BOOKBINDER: Groups that run these kinds of ads, ads that tell you to vote for or against another candidate, are going to have to disclose their contributors. And that is incredibly important.

OVERBY: But it's not a surprise. Nonprofit groups and the FEC fought it up the line, but the Supreme Court yesterday sided with federal District Judge Beryl Howell, who struck down the regulation in August. Dan Backer is a conservative lawyer who represents politically active nonprofits.

DAN BACKER: I don't think anybody's freaking out about it because everyone's been warned since the original decision that this could be happening.

OVERBY: The U.S. Chamber of Commerce is one of the big political advertisers that don't disclose their donors. At this morning's Christian Science Monitor breakfast with reporters, Chamber President Tom Donohue said he isn't bothered by the new requirements.


TOM DONOHUE: This is not a big problem for us.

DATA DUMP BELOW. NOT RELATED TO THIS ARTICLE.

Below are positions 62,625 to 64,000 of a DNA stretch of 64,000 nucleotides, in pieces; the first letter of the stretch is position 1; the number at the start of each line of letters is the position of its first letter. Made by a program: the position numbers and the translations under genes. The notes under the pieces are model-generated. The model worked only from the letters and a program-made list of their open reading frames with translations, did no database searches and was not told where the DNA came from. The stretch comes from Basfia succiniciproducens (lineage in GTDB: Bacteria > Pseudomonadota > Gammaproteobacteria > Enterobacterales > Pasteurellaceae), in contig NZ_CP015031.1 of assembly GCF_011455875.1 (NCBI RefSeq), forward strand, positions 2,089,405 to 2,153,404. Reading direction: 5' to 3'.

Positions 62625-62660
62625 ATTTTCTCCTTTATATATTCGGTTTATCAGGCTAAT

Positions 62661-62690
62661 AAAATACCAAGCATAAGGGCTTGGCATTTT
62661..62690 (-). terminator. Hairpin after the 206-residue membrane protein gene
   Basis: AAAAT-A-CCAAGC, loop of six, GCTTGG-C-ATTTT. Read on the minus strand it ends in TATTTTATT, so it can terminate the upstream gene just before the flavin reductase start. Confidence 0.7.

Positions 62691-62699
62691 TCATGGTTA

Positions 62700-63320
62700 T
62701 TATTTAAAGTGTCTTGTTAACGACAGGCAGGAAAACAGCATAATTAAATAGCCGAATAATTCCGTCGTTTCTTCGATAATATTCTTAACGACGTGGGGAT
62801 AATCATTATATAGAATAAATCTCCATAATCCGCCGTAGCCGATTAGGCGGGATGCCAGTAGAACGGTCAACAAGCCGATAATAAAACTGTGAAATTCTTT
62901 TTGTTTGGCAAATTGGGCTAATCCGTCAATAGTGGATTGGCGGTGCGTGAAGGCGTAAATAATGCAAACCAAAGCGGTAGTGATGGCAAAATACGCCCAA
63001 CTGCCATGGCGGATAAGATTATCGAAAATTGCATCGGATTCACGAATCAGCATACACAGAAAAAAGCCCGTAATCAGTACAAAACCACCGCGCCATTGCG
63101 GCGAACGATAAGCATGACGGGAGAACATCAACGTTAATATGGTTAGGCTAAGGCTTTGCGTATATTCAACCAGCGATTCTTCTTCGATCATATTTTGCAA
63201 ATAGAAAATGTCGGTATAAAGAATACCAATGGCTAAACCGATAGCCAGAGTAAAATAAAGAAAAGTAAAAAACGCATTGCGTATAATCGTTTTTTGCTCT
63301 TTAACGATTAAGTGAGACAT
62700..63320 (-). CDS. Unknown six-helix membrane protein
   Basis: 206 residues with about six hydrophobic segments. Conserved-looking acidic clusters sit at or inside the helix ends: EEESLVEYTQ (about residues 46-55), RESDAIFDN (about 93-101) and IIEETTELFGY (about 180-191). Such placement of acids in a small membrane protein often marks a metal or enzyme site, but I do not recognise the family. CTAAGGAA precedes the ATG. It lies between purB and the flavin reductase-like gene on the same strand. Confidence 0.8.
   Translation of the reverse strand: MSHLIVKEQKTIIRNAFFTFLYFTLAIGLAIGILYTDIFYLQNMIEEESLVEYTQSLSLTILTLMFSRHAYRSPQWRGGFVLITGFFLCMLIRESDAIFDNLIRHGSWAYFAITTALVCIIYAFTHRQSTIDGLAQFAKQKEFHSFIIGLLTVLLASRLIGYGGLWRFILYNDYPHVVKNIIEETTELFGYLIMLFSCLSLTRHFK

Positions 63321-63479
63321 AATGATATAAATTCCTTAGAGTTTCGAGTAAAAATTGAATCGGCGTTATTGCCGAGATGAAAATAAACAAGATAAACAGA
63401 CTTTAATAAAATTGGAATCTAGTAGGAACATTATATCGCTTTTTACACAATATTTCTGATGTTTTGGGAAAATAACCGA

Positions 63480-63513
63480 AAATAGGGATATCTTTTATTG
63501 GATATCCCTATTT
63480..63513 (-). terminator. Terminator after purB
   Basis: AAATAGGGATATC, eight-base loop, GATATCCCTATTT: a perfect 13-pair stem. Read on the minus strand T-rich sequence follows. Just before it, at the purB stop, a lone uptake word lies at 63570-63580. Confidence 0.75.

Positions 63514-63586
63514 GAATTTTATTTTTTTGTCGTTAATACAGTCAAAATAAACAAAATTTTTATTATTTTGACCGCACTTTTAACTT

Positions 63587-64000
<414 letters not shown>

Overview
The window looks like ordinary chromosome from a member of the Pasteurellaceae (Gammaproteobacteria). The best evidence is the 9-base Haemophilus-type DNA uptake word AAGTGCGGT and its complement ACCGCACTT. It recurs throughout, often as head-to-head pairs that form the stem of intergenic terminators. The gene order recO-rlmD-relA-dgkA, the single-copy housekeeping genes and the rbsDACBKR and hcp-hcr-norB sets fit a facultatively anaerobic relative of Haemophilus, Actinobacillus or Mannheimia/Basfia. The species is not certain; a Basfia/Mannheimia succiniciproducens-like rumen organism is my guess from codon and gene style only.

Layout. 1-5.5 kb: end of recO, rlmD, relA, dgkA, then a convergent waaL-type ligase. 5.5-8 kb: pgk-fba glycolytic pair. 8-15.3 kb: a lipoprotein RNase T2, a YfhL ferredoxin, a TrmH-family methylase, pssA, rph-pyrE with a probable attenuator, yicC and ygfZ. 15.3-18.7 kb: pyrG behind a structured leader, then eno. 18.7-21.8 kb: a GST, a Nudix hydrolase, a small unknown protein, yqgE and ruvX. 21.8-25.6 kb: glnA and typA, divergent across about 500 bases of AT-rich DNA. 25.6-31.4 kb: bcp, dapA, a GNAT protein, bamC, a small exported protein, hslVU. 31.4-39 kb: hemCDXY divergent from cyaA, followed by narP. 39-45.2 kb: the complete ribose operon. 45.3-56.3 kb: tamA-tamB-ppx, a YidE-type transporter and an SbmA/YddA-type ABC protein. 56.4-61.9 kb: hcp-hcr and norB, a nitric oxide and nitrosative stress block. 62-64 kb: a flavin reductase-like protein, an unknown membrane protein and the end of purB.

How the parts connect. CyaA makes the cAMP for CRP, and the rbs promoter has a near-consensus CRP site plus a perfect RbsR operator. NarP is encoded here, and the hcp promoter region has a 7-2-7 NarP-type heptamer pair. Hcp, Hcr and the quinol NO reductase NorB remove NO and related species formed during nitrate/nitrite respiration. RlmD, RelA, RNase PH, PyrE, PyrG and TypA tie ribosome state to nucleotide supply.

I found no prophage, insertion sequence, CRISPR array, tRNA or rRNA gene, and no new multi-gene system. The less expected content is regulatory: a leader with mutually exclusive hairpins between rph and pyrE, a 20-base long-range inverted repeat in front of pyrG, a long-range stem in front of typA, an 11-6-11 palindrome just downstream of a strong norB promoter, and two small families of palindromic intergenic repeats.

OVERBY: He talked about the Chamber's issue ads for which the rules don't change.


DONOHUE: We don't have to disclose our donors if what we're doing is doing what we do 12 months a year.

OVERBY: He didn't mention that so far this cycle, the Chamber has spent $12 million on independent expenditures that explicitly support or attack candidates. The Supreme Court's interest in disclosure is longstanding. Even in Citizens United, the 2010 ruling that let corporations and the wealthy spend freely in elections, Justice Anthony Kennedy made clear disclosure was critical.


ANTHONY KENNEDY: Those mechanisms provide information to the electorate. The resulting transparency enables the electorate to make informed decisions and give proper weight to different speakers and different messages.

OVERBY: But this transparency isn't permanent. Plaintiffs are still challenging the substance of Judge Howell's ruling, and their appeal will be heard sometime after Election Day. Peter Overby, NPR News, Washington.